In-work progression, also referred to as career progression, is the process of advancing in one's career within an organisation, leading to increased responsibility and pay.
In this article, we’re going to talk about in-work progression and why it’s so important that you have progression plans in place, both for your staff and the company as a whole.
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Millennials have been described as the 'job-hopping generation’, typically moving roles every couple of years, in stark contrast to their Baby Boomer parents who sought out and cherished their ‘jobs for life’.
Some accuse their younger colleagues of being uncommitted and disengaged, a pretty pessimistic and sweeping judgement of an entire generation. And it seems like Gen Z is already following a similar trend, suggesting the work environment, not the workers, is the cause.
But what’s underlying this weakened attachment between employee and employer, and causing people to outgrow jobs, companies and industries so much quicker these days?
Of course, salary will always play a role, and if an employee cannot move up the pay scale in their existing organisation, they will have no choice but to look elsewhere. But that's a relatively simple fix in organisations and industries that care about long-term retention.
Beyond salary, often it’s a desire to broaden their range of experience, widen their skillset and take on new challenges that gives people itchy feet and drives them to refresh their CV.
While this might be music to the ears of recruiters, it’s not great for companies that want to keep hold of the staff that they’ve recruited, trained and built a relationship with.
How does in-work progression relate to workplace wellness? Happiness at work is inherent to workplace wellness. You’ve got to want to be there. A happy and long-term work relationship is similar to a romantic one, in that it relies on one key thing: a shared vision of your future together.
If your employees don’t see a future with you, you’re on borrowed time. A more attractive offer could easily tempt them away, and they will coast along until that day arrives. So you become suspicious and overbearing, scrutinising what they’re doing, how productive they are, looking for clues that their heart’s not in it.
They’ll undoubtedly notice and resent this.
But you wouldn’t be wrong to have doubts – if they’ve got one eye on the door, how can you expect them to contribute in any meaningful way to realising the company’s long-term plans and goals? How motivated are they going to be to achieve their year-end targets if they’re expecting to be gone by October?
This ‘grass is greener’ mindset inevitably breeds a sense of futility that sucks the joy and passion from a workplace.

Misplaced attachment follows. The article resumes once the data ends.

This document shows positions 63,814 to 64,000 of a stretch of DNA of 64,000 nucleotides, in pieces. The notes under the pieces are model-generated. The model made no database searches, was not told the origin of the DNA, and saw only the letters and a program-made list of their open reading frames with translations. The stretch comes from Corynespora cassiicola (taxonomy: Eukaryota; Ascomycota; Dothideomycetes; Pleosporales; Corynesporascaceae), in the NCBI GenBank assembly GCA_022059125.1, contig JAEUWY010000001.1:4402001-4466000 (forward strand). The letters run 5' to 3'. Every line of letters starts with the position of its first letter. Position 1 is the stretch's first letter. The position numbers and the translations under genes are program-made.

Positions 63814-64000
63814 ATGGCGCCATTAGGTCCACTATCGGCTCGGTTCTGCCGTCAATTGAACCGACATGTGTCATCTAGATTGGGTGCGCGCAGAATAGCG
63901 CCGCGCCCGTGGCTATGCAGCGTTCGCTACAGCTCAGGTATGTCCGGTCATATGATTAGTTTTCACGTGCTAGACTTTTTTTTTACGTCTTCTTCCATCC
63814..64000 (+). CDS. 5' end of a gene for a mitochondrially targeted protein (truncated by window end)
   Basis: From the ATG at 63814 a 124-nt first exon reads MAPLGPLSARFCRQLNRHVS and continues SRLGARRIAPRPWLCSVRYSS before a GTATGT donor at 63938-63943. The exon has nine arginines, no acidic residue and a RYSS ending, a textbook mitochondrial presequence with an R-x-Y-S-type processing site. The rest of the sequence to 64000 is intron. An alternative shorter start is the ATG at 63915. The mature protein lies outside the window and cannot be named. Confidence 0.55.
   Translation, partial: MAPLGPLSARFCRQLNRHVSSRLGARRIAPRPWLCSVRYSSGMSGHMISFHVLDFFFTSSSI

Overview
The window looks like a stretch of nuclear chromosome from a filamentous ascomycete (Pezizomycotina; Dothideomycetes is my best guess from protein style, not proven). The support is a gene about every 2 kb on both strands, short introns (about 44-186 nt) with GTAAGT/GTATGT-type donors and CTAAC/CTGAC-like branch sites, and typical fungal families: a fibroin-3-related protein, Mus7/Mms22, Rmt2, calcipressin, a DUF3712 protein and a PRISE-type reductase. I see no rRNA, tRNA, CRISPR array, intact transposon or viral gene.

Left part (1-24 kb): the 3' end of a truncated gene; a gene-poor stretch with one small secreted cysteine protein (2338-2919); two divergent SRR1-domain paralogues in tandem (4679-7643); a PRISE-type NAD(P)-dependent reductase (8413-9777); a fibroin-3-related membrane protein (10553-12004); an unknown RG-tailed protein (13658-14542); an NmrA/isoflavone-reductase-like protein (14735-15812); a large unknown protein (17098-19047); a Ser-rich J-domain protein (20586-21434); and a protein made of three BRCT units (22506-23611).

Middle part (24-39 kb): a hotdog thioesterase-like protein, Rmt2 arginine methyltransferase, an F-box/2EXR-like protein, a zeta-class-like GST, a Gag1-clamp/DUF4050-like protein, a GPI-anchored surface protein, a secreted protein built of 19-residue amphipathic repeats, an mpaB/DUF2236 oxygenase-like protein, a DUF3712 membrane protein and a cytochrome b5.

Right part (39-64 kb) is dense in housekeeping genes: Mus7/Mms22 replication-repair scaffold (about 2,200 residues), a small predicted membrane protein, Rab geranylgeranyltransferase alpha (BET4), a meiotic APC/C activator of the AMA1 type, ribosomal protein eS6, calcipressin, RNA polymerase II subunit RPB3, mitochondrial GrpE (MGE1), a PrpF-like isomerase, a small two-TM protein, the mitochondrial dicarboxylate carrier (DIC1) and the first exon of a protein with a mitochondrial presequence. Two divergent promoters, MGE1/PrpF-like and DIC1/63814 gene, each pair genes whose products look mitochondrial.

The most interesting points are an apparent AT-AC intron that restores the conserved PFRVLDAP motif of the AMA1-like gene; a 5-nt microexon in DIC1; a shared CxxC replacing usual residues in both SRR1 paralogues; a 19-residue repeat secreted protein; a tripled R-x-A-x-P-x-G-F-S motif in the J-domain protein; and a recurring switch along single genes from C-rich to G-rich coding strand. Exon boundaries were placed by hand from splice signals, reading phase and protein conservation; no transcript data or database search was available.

A sense of purpose and fulfilment are key to wellness at work – and if it’s not the work of the organisation itself that is driving people, it can at least be the work they are doing on themselves or in their career.
They need to be invested in something that requires them to look forward and work toward something that will give them, if not joy (sadly, we do not all work in chocolate factories), then at least satisfaction and a sense of achievement. Crucially, those end goals must lie within your organisation, or be supported in some way by it.
Raising the issue of in-work progression and communicating about it openly signals to your employees that you are thinking about the future and that you see them in it.
To return to the romantic relationship analogy, you are checking in with your partner to reassure them that you want the same things and are still committed to ideas that you’ve discussed and imagined together.
The lack of a clear and openly communicated plan for the future doesn’t just hold employees back, it holds the whole company back because it puts a cap on people’s expectations, and thus their contributions.
No one is getting the best out of this situation. So, how do you stop your valued employees from developing a wandering eye? A successful relationship requires commitment from both parties.
You need not just to tell them, but show them that there is a path forwards and upwards, within your organisation that will give them the development and growth that they are seeking. The best way to do this is through a progression plan.
It’s important to provide a progression plan for your employees that clearly communicates the opportunities open to them within the organisation. Your employees need to be able to see what the next year, five years, or even ten years could look like for them if they commit long-term to your organisation. It needs to get them excited about that.
A progression plan helps you to paint a picture of a job with a bright future within your organisation.